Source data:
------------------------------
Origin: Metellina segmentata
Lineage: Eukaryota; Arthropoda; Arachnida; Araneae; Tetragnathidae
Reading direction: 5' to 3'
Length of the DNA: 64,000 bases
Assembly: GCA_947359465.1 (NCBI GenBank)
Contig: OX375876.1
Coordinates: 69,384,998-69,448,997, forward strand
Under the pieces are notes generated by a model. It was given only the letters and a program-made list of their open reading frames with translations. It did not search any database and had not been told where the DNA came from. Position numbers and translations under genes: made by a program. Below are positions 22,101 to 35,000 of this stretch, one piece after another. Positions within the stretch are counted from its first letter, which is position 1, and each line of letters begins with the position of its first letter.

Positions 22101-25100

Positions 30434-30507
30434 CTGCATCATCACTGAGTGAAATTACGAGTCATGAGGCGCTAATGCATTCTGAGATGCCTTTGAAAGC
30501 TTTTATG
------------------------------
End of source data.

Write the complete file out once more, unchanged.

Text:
Origin: Metellina segmentata
Lineage: Eukaryota; Arthropoda; Arachnida; Araneae; Tetragnathidae
Reading direction: 5' to 3'
Length of the DNA: 64,000 bases
Assembly: GCA_947359465.1 (NCBI GenBank)
Contig: OX375876.1
Coordinates: 69,384,998-69,448,997, forward strand
Under the pieces are notes generated by a model. It was given only the letters and a program-made list of their open reading frames with translations. It did not search any database and had not been told where the DNA came from. Position numbers and translations under genes: made by a program. Below are positions 22,101 to 35,000 of this stretch, one piece after another. Positions within the stretch are counted from its first letter, which is position 1, and each line of letters begins with the position of its first letter.

Positions 22101-25100

Positions 30434-30507
30434 CTGCATCATCACTGAGTGAAATTACGAGTCATGAGGCGCTAATGCATTCTGAGATGCCTTTGAAAGC
30501 TTTTATG